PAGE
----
The damage estimate from last summer’s flooding at the University of Iowa has nearly tripled to $743 million.
University officials released the new estimate on Friday. It includes all building and content damage and the costs to relocate building complexes for theater and art.
“It’s a big number,” said university president Sally Mason. “But I think it’s a reasonable number.”
Just knocking down two major arts complexes and rebuilding on higher ground will cost at least $225 million, and will leave the campus without an auditorium for several years.
But Iowa officials say the relocation is necessary because the damaged buildings were in a flood plain, and therefore cannot be covered by insurance or the Federal Emergency Management Agency.
“It’s important we recognize that the risk of not being adequately insured or not having FEMA support is something no one wants to go through,” said Doug True, Iowa’s vice president for finance.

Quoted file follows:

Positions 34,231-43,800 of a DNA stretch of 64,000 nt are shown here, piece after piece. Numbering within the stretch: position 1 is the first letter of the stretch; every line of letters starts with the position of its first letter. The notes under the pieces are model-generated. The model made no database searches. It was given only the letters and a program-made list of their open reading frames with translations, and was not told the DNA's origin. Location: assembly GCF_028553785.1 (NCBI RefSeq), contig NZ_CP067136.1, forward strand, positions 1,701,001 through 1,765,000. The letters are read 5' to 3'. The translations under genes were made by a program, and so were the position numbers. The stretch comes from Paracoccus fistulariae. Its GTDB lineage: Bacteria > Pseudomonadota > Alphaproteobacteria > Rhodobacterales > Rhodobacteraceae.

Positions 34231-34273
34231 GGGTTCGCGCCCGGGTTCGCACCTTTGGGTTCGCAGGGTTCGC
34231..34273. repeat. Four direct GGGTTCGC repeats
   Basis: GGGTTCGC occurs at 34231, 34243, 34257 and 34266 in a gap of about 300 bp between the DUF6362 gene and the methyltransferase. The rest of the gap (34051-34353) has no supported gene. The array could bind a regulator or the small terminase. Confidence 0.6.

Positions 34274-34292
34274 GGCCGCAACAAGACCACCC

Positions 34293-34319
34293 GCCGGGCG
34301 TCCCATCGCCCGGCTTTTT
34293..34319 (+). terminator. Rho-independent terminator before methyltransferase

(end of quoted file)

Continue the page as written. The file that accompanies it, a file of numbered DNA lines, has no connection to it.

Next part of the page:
The June 2008 flood damaged 20 university buildings, and the low-lying arts campus was hit hardest.
The Iowa Board of Regents must still approve the proposed relocation, and could still decide to rebuild the arts campus in its current location, next to the river.
The regents will be taken on a tour of the flood-damaged campus buildings next week, and will also tour the proposed new ground to where the buildings could be relocated.
If rebuilt, officials estimate the campus auditorium could be finished by fall 2013.
The flood-damage estimate also includes future efforts to prevent flooding, such as putting bulkheads in steam tunnels to prevent underground water from gushing into buildings.
The university’s share, after reimbursement through flood insurance and the Federal Emergency Management Agency, is about $185 million.
In July, Iowa officials estimated rebuilding would cost about $232 million.
Officials will present the information about flood recovery to the Iowa Board of Regents next week. Flood damage was estimated at $232 million shortly after the last June’s flood and didn’t include many costs.
Information from: The Des Moines Register,
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